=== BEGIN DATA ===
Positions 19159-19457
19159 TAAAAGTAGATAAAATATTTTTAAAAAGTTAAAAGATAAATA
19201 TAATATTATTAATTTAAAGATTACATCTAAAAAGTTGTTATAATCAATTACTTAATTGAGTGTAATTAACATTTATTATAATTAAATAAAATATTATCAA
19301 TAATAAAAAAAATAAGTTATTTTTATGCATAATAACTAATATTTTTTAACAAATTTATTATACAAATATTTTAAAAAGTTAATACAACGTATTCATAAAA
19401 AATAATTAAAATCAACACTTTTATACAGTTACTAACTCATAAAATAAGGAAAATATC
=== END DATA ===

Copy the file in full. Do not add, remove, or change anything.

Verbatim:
Positions 19159-19457
19159 TAAAAGTAGATAAAATATTTTTAAAAAGTTAAAAGATAAATA
19201 TAATATTATTAATTTAAAGATTACATCTAAAAAGTTGTTATAATCAATTACTTAATTGAGTGTAATTAACATTTATTATAATTAAATAAAATATTATCAA
19301 TAATAAAAAAAATAAGTTATTTTTATGCATAATAACTAATATTTTTTAACAAATTTATTATACAAATATTTTAAAAAGTTAATACAACGTATTCATAAAA
19401 AATAATTAAAATCAACACTTTTATACAGTTACTAACTCATAAAATAAGGAAAATATC